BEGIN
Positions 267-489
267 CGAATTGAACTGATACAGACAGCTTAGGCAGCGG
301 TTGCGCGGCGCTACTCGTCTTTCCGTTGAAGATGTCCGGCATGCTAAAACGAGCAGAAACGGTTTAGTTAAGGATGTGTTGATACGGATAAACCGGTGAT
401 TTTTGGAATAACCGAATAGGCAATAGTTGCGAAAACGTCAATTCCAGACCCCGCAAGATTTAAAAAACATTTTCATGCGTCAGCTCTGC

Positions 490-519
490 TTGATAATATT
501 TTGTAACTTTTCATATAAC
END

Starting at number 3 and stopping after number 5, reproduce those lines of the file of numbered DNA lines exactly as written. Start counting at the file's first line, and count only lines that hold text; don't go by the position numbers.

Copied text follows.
301 TTGCGCGGCGCTACTCGTCTTTCCGTTGAAGATGTCCGGCATGCTAAAACGAGCAGAAACGGTTTAGTTAAGGATGTGTTGATACGGATAAACCGGTGAT
401 TTTTGGAATAACCGAATAGGCAATAGTTGCGAAAACGTCAATTCCAGACCCCGCAAGATTTAAAAAACATTTTCATGCGTCAGCTCTGC

Positions 490-519